Wednesday, August 16, 2017

More On apoE4 and Alzheimer's Disease Risk


In a previous post (apoE4and Genetic Mediated Risk of Alzheimer’s blog) we talked about apoE and the various forms such as apoE3 and apoE4 that are genetically determined.  ApoE is an apo protein that does several tasks such as carry cholesterol around the body.  The important task regarding Alzheimer’s Disease risk is that it is also used to remove beta amyloid (β amyloid), the abnormal protein that causes the brain degeneration in Alzheimer’s, from the brain.  The apoE4 variant does not work well in this capacity to remove this toxic protein from the brain.

An important concept is that the brain is always making some beta amyloid.  The amount it makes is dependent on the brain’s “environment”.  When the brain has low energy, is under toxic stress or has some other “environmental challenge,” it produces more beta amyloid which causes neurons to lose connections with other cells and eventually to kill some brain cells also.  This is referred to as “programed downsizing” during times of some sort of stressor.  When the brain’s environment improves, the β amyloid is removed and the brain begins to establish more connections, “programed learning”.

The diagram to the right shows a healthy brain environment.  The brain makes very little β amyloid in this state and what it makes it removes efficiently.  The large projection from the neuron is an axon used to connect to another neuron.  Along the axon there are many smaller connections called dendrites which connect the neuron to a large network of other cells.

A single neuron can establish up to about 200 connections with other neurons when in a healthy environment.  This complexity of how the human brain is “wired” is understood appreciating that there are 80 billion neurons with up to 200 connections each.  This collection of 80 billion x 200 potential connections allows all of the complex tasks the brain does including the formation and maintenance of memories.


When the brain environment is “stressed”, β amyloid (yellow structures) is produced causing this programed downsizing by removing dendrites and thus connections to other cells which results in loss of some functions.

Eventually with continued β amyloid build-up neurons themselves will become injured and die.  At this point, significant progression in the disease occurs. 

The identified factors that create the “stressed brain environment” include factors such as chronic inflammation, insulin resistance/diabetes, low hormone levels, chronic psychosocial stress and many others.  Some of the most important ones are reviewed in a previous post. (Lifestyle Factors and Alzheimer’s/Dementia Risk)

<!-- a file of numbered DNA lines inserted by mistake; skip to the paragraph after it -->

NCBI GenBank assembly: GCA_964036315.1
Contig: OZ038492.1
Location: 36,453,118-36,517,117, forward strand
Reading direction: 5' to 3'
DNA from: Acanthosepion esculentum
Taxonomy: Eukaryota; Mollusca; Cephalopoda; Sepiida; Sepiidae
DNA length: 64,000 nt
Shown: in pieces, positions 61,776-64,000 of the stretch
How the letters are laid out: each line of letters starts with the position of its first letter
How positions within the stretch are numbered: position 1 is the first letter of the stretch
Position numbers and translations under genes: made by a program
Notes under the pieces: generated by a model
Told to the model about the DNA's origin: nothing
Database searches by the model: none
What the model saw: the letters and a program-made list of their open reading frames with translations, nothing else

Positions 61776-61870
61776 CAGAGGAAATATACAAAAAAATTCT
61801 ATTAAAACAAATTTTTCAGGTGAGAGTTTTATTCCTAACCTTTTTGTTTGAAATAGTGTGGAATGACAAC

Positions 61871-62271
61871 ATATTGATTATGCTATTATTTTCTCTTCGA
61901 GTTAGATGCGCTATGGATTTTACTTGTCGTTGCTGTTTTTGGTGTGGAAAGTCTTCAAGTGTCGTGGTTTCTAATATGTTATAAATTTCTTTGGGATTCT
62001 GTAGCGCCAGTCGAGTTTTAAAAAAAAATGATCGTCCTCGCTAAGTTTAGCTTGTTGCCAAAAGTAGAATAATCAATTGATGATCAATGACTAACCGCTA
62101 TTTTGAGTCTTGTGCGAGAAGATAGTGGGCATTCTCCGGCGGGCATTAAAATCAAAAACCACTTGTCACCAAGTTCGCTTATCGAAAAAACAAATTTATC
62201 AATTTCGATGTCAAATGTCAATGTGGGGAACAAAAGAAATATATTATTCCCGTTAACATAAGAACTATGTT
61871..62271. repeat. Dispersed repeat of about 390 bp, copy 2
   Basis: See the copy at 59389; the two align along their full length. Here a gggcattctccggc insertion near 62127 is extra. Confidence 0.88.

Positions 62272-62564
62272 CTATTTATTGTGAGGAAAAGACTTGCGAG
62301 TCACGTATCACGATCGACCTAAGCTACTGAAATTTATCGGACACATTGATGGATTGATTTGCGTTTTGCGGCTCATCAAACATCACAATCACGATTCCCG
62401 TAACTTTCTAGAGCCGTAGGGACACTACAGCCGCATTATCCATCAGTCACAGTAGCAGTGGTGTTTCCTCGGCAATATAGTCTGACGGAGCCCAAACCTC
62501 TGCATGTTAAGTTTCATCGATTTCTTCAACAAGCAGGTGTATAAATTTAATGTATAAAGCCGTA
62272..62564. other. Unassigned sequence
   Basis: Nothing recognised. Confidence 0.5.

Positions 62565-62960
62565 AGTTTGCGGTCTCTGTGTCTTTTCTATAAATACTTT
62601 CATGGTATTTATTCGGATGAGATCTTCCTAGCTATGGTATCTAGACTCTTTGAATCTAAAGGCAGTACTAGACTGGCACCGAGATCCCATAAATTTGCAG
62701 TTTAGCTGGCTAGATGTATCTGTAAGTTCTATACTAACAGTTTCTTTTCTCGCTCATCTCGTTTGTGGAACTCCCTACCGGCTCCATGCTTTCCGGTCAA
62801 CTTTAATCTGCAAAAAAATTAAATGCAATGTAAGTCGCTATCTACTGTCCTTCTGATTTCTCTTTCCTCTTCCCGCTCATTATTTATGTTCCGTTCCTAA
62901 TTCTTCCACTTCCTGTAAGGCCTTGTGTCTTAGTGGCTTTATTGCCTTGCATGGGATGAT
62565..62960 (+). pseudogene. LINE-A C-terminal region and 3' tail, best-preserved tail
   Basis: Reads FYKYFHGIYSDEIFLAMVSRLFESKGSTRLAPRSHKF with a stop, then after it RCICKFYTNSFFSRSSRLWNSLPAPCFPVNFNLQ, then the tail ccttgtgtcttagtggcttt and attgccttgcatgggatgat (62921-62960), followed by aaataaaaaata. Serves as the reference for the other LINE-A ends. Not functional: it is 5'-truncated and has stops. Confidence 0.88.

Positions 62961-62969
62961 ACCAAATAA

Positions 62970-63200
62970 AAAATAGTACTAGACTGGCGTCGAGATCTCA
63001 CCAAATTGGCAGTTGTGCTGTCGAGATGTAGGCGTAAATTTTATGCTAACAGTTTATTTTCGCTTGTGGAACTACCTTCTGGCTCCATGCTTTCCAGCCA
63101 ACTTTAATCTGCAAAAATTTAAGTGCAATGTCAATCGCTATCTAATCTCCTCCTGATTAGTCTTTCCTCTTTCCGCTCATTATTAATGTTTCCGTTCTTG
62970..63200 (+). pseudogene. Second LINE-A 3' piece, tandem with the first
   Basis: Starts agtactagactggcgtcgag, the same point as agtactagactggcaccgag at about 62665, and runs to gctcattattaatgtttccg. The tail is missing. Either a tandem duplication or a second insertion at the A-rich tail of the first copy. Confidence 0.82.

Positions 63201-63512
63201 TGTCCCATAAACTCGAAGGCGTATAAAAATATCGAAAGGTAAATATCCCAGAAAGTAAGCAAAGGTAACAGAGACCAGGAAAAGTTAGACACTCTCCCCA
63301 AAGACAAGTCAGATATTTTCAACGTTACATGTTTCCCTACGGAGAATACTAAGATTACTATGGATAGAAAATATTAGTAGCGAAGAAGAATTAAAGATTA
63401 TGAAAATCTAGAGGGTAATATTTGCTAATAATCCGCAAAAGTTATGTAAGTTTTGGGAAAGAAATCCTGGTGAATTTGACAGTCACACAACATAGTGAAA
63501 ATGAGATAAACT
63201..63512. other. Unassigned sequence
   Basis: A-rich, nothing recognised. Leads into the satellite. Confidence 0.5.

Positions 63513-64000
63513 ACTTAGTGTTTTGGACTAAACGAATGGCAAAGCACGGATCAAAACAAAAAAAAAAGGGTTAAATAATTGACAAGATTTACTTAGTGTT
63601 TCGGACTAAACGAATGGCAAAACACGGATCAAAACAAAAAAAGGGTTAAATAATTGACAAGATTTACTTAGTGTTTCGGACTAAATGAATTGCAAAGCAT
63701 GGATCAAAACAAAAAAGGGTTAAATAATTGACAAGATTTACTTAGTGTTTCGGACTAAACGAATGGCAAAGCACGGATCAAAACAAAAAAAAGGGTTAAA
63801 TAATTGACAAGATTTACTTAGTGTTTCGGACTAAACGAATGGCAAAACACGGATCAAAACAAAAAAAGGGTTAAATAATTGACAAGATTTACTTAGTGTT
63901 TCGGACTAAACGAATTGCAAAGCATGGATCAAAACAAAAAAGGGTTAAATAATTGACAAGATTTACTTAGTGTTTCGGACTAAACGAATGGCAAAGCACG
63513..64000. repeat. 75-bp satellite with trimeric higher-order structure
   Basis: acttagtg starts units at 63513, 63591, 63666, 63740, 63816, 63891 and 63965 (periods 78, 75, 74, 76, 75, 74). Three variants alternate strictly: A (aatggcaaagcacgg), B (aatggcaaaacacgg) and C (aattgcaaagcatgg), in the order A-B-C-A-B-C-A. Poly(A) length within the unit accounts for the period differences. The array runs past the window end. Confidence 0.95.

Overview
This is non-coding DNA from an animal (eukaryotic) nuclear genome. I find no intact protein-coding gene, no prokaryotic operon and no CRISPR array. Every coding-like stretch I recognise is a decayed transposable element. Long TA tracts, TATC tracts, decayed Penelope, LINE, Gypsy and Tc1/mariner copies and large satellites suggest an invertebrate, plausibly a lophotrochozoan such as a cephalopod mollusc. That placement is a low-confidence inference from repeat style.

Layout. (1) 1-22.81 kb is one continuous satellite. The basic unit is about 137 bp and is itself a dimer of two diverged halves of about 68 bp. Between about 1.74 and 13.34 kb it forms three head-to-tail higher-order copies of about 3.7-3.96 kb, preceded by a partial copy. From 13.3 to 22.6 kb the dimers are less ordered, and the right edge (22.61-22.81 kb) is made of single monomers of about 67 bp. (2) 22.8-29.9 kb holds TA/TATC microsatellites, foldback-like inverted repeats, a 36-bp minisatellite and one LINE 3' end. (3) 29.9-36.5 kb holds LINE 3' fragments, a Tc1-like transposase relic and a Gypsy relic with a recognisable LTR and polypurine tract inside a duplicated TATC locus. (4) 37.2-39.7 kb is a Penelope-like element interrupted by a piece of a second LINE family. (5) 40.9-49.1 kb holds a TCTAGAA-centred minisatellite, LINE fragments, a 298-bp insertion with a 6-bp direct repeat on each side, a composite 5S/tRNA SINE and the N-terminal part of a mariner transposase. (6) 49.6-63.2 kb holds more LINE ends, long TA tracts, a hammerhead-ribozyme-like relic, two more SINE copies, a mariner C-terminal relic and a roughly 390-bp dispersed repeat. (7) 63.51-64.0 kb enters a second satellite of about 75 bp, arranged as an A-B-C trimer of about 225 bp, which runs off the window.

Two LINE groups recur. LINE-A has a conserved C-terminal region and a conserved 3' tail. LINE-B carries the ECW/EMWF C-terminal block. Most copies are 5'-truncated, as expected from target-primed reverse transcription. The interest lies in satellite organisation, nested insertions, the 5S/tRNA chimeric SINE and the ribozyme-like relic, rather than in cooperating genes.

Another factor in a stressed brain environment is the apoE4 variant.  One of the important jobs of apoE is it is 1 of the 3 important mechanisms the brain uses to remove β amyloid.  Basically, the build-up of β amyloid in the brain is the combined result of the stressors that cause excessive production and the efficiency of the removal.  ApoE4 is impaired in its ability to remove β amyloid so it importantly increases disease risk.

The other two mechanisms of removing β amyloid are through insulin action and by a white blood cell called a macrophage.  The ability of macrophages to remove β amyloid is dependent on the cell membrane content of omega-3 fatty acids making careful attention to their intake important.  Insulin resistance/diabetes hits both sides of the excessive production/removal balance.  It causes excessive β amyloid production and impairs the ability to remove it efficiently.

The important take away about apoE is two-fold. The first part is to know what one’s genetic type is which can be obtained easily by genetic testing.  The second part is to optimize lifestyle to carefully limit β amyloid production given the impaired ability the apoE4 genotype creates in removing it. 

Not everyone with apoE4 will develop the disease as they may have a protective lifestyle balance.  Many people without the apoE4 variant will still develop the disease as bad lifestyle/environment can overwhelm the balance of β amyloid production/removal.  Approximately 1 in 3 adults have either one or two copies of the apoE4 gene and therefore are at increased risk of Alzheimer’s.

While we do not control the genetic cards we are dealt, we do control the lifestyle environment we put our system in.


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